With Parkinson’s disease (PD), we know how challenging it can be to manage When medication is not working well. Symptoms become more noticeable and movement becomes more difficult.. That’s why it is important to seek out more of what helps us feel “on.” Let’s dedicate this summer to trying new things, being grateful to those around us, creating heartfelt memories and doing what makes us happy. This summer, we challenge you to try every item on this list to find new activities. Join us on Facebook to follow our month-long summer challenge and #SummerOn with the Parkinson’s Foundation.
This article is a two-part series. Check out part one of Tips to #SummerOn here.
1. Catch up with an old friend.
Staying social helps retain cognitive sharpness. Make this the summer you meet new folks at a support group or reach out to that friend you’ve been meaning to catch up with. Our community is active, supportive and always growing! Search for upcoming events in your area.
2. Subscribe to our eNewsletter.
Get the latest news on Parkinson’s treatments, research and other updates. Expand your knowledge about PD. Sign up now.
3. Watch or participate in one of our webinars.
Whether you are living with Parkinson's, are a caregiver or a healthcare professional, we have a webinar for you. Learn more about PD symptoms, progression, treatments and management during our live webinars or watch one of more than 40 recorded past webinars at your convenience. Register for our next Briefing about Mental Health and PD, September 18 at 1 p.m.
4. Remember old jokes or look up some new ones.
Keeping a sense of humor can help beat anxiety. Watch a funny video or read something that makes you laugh every day. Share a joke with a friend or the cashier at the grocery store.
5. Eat your favorite meal.
Have you or your loved one experienced weight loss since being diagnosed with Parkinson’s? Maintaining a healthy weight is key to living well. Enjoy some of your favorite foods today, but always in moderation. Learn more about weight loss and PD.
6. Write down a meaningful quote.
Start your day with a positive message to boost your mood and enhance thinking! Write down your favorite quote and place it somewhere you can see every day. The Parkinson’s Outcomes Project found that mood, depression and anxiety have the greatest impact on health for people with PD — even more than motor symptoms. Learn more about mood and other ways to elevate yours with our fact sheet.
7. Plan a trip.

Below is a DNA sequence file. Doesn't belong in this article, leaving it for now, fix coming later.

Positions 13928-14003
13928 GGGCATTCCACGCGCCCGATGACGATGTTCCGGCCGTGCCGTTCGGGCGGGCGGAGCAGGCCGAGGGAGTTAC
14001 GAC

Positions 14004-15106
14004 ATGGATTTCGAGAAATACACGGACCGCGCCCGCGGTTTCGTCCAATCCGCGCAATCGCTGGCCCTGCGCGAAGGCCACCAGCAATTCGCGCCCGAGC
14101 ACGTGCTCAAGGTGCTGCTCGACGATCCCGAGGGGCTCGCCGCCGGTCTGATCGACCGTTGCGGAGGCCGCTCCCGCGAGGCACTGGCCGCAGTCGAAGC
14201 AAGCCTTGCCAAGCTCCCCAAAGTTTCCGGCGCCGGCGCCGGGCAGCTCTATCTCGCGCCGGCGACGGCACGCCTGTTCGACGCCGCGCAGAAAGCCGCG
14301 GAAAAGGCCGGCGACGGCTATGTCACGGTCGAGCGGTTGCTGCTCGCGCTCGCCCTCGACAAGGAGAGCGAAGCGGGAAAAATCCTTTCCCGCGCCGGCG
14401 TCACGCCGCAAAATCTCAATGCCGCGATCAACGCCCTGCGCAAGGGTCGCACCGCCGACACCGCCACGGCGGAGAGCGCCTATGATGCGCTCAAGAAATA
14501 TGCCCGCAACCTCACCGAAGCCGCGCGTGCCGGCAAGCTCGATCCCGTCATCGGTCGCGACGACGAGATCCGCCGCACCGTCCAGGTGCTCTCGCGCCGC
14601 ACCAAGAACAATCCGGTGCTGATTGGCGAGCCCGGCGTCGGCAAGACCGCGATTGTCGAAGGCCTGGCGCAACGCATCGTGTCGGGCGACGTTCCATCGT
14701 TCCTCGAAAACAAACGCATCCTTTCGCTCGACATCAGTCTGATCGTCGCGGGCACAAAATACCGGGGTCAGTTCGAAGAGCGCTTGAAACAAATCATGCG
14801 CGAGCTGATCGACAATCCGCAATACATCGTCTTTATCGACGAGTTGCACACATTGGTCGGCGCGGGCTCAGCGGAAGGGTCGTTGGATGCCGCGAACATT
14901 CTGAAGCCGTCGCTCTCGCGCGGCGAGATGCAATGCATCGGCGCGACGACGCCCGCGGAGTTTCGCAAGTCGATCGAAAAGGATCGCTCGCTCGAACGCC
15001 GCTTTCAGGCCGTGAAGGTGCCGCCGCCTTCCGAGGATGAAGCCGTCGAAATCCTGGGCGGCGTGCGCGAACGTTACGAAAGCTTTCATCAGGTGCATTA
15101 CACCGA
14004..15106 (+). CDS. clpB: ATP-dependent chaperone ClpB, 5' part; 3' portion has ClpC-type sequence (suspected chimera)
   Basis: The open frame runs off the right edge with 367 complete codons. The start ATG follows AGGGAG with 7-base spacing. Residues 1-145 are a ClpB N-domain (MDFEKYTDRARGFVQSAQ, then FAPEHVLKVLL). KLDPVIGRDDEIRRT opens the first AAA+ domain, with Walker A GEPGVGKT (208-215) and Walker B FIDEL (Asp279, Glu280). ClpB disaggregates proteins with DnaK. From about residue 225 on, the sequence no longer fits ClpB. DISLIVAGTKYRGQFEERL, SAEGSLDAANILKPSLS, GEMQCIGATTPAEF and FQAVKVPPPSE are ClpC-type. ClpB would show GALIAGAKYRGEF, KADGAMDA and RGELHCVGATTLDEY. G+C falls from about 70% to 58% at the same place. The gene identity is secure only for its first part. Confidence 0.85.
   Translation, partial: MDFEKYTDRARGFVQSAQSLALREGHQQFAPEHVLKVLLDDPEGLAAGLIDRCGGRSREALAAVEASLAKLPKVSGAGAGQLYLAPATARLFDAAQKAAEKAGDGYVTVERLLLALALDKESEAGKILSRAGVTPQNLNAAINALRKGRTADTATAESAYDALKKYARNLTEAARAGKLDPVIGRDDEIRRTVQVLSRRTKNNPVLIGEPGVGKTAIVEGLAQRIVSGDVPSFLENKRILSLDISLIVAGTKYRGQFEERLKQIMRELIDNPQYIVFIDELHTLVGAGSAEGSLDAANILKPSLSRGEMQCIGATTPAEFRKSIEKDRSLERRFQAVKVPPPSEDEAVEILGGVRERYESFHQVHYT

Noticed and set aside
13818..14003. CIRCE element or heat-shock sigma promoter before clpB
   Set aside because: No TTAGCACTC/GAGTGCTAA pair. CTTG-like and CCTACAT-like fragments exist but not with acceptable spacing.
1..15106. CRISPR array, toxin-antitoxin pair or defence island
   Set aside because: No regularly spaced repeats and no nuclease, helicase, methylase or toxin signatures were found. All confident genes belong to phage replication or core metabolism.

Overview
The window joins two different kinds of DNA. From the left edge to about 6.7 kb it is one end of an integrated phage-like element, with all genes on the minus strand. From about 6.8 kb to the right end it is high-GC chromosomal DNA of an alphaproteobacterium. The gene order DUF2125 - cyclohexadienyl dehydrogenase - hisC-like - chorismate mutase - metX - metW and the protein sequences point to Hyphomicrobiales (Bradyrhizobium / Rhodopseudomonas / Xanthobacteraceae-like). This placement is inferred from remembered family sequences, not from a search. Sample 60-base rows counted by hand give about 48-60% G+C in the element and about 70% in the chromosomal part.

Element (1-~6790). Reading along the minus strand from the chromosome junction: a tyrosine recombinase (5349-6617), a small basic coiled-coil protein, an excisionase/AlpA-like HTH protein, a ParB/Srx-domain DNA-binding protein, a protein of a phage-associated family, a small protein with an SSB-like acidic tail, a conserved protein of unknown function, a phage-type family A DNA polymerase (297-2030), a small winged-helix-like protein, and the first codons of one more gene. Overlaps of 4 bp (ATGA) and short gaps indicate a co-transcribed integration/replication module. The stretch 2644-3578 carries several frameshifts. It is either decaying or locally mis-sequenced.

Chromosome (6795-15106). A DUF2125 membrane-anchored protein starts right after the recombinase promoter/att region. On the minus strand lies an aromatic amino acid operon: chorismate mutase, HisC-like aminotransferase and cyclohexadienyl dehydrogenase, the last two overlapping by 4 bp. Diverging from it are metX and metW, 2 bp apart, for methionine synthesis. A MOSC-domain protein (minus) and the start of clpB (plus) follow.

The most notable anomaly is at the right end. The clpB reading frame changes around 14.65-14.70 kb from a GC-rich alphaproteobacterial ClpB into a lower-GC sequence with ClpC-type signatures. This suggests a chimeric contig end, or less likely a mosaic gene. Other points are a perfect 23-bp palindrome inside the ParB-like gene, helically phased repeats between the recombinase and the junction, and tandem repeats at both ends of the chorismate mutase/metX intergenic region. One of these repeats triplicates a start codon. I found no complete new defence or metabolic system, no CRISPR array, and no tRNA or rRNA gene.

Summer means vacation time — a chance to reset and renew. Traveling with Parkinson’s means extra challenges to consider before hitting the road. These travel tips can help you stay safe whether you venture near or far.
8. Tap into your creative side.
Art activates our imagination, creativity and memory. The combination of colors and figures stimulate your brain by improving memory and concentration. Learn how Leo Narcisse Robichaud uses art as his therapy and bring out your creative side today.
9. Invite a friend to coffee.
Staying social has been proven to help retain cognitive sharpness. Surround yourself with people who make you laugh and smile or make new friends at Parkinson’s groups. Learn more about how to fight isolation in our blog article, Caregiver Corner: Tear Down the Walls of Isolation.
10. Get better sleep.
Sleeping is essential for our body and our mind to function properly. Unfortunately, problems with sleep and alertness are common in Parkinson’s. Read our online sleep book with tips and information that will help you rest.
11. Start a daily journal.
Practice your handwriting by keeping a journal. Small, cramped handwriting (called micrographia) is a characteristic of Parkinson’s. There are strategies that can make writing more comfortable for you, including writing a few sentences every day in a journal. Learn some techniques for managing micrographia now.
12. Watch your favorite movie.
Make time for activities you can enjoy with your loved one outside of care. Catch a new flick or rent a classic.
13. Treat yourself.
The benefits of massage therapy are recognized by many people with Parkinson’s and caregivers alike. Some of its benefits include improvement in sleep, reduction in In Parkinson’s, stiffness of the arms or legs beyond what would result from normal aging or arthritis. Some people call it “tightness” in their limbs., Involuntary shaking of the hands, arms, legs, jaw or tongue. The typical Parkinson’s tremor is “pill-rolling” – it looks like holding a pill between thumb and forefinger and continuously rolling it around. Some people report an internal tremor, a shaking sensation inside the chest, abdomen or limbs that cannot be seen. Most Parkinson’s tremor is “resting tremor,” which lessens during sleep and when the body part is actively in use. and anxiety. Find out if massage therapy is for you with this fact sheet.
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